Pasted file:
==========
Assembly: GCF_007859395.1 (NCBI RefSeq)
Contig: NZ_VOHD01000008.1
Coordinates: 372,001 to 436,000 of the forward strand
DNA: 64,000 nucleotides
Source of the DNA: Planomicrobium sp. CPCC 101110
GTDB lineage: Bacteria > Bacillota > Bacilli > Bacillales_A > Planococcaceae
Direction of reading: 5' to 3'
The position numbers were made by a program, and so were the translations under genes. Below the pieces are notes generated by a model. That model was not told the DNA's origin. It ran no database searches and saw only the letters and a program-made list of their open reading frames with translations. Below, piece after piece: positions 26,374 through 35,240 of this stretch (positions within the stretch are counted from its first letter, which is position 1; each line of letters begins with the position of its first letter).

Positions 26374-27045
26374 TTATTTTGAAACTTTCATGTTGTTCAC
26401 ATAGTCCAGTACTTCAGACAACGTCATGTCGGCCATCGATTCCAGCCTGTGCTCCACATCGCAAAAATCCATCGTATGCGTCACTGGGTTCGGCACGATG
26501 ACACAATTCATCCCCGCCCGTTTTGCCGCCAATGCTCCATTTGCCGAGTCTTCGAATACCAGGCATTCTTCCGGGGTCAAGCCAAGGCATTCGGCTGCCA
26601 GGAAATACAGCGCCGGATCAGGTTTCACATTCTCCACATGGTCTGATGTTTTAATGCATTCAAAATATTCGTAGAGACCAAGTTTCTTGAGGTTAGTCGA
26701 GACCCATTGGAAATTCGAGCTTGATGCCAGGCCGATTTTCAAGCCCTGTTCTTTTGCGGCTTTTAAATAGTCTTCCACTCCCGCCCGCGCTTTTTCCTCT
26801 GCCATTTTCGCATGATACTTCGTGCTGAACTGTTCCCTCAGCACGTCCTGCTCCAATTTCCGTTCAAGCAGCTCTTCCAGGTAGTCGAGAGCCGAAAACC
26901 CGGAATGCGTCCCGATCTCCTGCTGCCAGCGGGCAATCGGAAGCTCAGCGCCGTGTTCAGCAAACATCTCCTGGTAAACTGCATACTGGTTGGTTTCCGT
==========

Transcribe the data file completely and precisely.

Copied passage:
Assembly: GCF_007859395.1 (NCBI RefSeq)
Contig: NZ_VOHD01000008.1
Coordinates: 372,001 to 436,000 of the forward strand
DNA: 64,000 nucleotides
Source of the DNA: Planomicrobium sp. CPCC 101110
GTDB lineage: Bacteria > Bacillota > Bacilli > Bacillales_A > Planococcaceae
Direction of reading: 5' to 3'
The position numbers were made by a program, and so were the translations under genes. Below the pieces are notes generated by a model. That model was not told the DNA's origin. It ran no database searches and saw only the letters and a program-made list of their open reading frames with translations. Below, piece after piece: positions 26,374 through 35,240 of this stretch (positions within the stretch are counted from its first letter, which is position 1; each line of letters begins with the position of its first letter).

Positions 26374-27045
26374 TTATTTTGAAACTTTCATGTTGTTCAC
26401 ATAGTCCAGTACTTCAGACAACGTCATGTCGGCCATCGATTCCAGCCTGTGCTCCACATCGCAAAAATCCATCGTATGCGTCACTGGGTTCGGCACGATG
26501 ACACAATTCATCCCCGCCCGTTTTGCCGCCAATGCTCCATTTGCCGAGTCTTCGAATACCAGGCATTCTTCCGGGGTCAAGCCAAGGCATTCGGCTGCCA
26601 GGAAATACAGCGCCGGATCAGGTTTCACATTCTCCACATGGTCTGATGTTTTAATGCATTCAAAATATTCGTAGAGACCAAGTTTCTTGAGGTTAGTCGA
26701 GACCCATTGGAAATTCGAGCTTGATGCCAGGCCGATTTTCAAGCCCTGTTCTTTTGCGGCTTTTAAATAGTCTTCCACTCCCGCCCGCGCTTTTTCCTCT
26801 GCCATTTTCGCATGATACTTCGTGCTGAACTGTTCCCTCAGCACGTCCTGCTCCAATTTCCGTTCAAGCAGCTCTTCCAGGTAGTCGAGAGCCGAAAACC
26901 CGGAATGCGTCCCGATCTCCTGCTGCCAGCGGGCAATCGGAAGCTCAGCGCCGTGTTCAGCAAACATCTCCTGGTAAACTGCATACTGGTTGGTTTCCGT